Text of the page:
I don't know about a coal revival in the US, we burned low sulfur coal from eastern Kentucky, hauled on unit trains, but much of it in other places is "dirty" lignite.

Hope fusion comes along, for the last 60 years it has always been "10 years away". Things do seen a little different now.

www.SlideRuleEra.net idea
www.VacuumTubeEra.net r2d2

RE: Carbon Capture and Sequestration

Also keep in mind, that while yes when a tree dies, part of its carbon re-enters the atmosphere, but other portions are sequestered by other organisms as part of the carbon cycle, and a percentage are sequestered by none other than the soil, which over millions of years turns it back into hydrocarbons for us to burn. Even if that value is less than 1 percent, planting forests is an easy, relatively cheap, and there are secondary and tertiary benefits aside from just carbon sequestration.

RE: Carbon Capture and Sequestration

I think Scottys comments re North Sea Gas are extremely valid but I also think that on a global scale it is too easy to be influenced by local knowledge. There are absolutely massive reserves of gas in Western Canada, and the only reason why it is not being exported to Japan today is political and environmental objections to pipeline construction. I believe the Aussies have already stepped up to take advantage of the opportunity.... liquified NG is already a huge global trade.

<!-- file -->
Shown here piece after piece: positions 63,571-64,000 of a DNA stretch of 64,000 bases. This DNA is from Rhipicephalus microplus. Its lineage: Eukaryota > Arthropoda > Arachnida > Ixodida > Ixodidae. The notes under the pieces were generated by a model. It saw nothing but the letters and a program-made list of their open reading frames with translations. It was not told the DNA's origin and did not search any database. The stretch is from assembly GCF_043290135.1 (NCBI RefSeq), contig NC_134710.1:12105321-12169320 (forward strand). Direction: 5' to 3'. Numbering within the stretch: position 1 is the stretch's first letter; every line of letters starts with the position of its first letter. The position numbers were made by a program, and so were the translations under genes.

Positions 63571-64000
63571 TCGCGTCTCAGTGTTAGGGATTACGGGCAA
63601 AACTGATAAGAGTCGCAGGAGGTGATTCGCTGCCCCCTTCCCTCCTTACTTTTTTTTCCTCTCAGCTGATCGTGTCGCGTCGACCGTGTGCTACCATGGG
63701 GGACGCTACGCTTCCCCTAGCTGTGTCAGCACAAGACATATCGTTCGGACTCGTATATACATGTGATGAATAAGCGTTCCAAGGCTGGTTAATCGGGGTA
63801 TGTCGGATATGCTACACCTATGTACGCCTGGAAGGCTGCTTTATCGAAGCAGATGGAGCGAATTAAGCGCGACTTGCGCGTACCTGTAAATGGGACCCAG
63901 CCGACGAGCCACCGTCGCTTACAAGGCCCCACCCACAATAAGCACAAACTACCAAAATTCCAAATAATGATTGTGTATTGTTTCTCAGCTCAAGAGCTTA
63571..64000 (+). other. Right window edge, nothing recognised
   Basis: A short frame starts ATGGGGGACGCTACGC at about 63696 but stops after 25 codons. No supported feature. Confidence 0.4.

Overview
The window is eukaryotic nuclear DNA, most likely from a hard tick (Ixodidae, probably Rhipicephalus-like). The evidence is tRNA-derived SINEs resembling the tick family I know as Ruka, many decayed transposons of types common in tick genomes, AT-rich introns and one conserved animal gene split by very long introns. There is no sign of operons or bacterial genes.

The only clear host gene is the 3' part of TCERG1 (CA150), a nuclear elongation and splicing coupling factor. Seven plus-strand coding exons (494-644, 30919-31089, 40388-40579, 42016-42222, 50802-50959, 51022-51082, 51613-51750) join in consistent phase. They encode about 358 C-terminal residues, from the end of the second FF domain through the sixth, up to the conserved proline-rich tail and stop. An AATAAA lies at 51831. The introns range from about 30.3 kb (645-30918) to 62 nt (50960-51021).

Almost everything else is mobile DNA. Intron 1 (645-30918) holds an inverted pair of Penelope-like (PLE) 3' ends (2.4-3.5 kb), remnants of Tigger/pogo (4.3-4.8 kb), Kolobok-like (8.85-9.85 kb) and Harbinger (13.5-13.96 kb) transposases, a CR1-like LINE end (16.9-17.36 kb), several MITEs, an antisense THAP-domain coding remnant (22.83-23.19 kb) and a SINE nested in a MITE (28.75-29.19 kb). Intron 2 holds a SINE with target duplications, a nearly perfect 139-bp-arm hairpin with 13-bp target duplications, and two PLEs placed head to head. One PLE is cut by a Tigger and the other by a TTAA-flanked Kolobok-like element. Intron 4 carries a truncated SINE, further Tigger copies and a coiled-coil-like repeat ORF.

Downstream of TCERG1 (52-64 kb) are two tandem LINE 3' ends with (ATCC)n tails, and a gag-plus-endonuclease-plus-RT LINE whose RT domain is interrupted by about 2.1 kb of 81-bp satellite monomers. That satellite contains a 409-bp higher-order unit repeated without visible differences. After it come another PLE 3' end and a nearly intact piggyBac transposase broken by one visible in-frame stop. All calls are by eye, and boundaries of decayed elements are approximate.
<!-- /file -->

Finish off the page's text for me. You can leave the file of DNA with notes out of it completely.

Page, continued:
I also believe that coal will have its day again , but not as a conventional thermal fuel. The technology exists today to gasify coal... yes its still a fossil, carbon based fuel but it eliminates the sulphur problem. With further R+ D I believe we will have no choice eventually....theres so much of the stuff still available and all the renewables will not be on line in a timely manner.

And to me, trapping the CO2 ultimately as Calcium Carbonate makes sense, altho Im not sure if thermodynamics or entropy of the chemistry makes sense. Equally Ive never understood the basic energy aspects of compressing CO2 and pumping back underground somehow. Compressed air is such a inefficient method of energy transmission. where are the net gains coming from. Or is this another boondoggle being foisted on the ultimate consumer.

RE: Carbon Capture and Sequestration

awhicker84: given that we continue with the profligate combustion of fossils for energy, if we need to not only stop using fossils for energy but actually actively sequester atmospheric CO2 at the same time to avoid global catastrophe, you're basically saying we're screwed. There is no feasible way to store the amount of CO2 we're dumping each year, and I'm confident that we won't be inventing one any time soon either for the reasons previously mentioned in my post. Those are reasons of thermodynamics and elementary mass balance, so they're rather hard to argue against.

Again, the entire focus on CCS in past has been to allow us to continue burning fossils, without the AGW guilt- and to me, that is totally counterproductive. It's merely a way to piss through our finite, precious fossil resources even faster, because a substantial fraction of the produced energy will be needed to separate the CO2 and store it - assuming we have somewhere to store it. And if the means to store it involves converting it into something other than CO2 after the CO2 has been produced, the net energy generation will be NEGATIVE- thermodynamics virtually ensures that.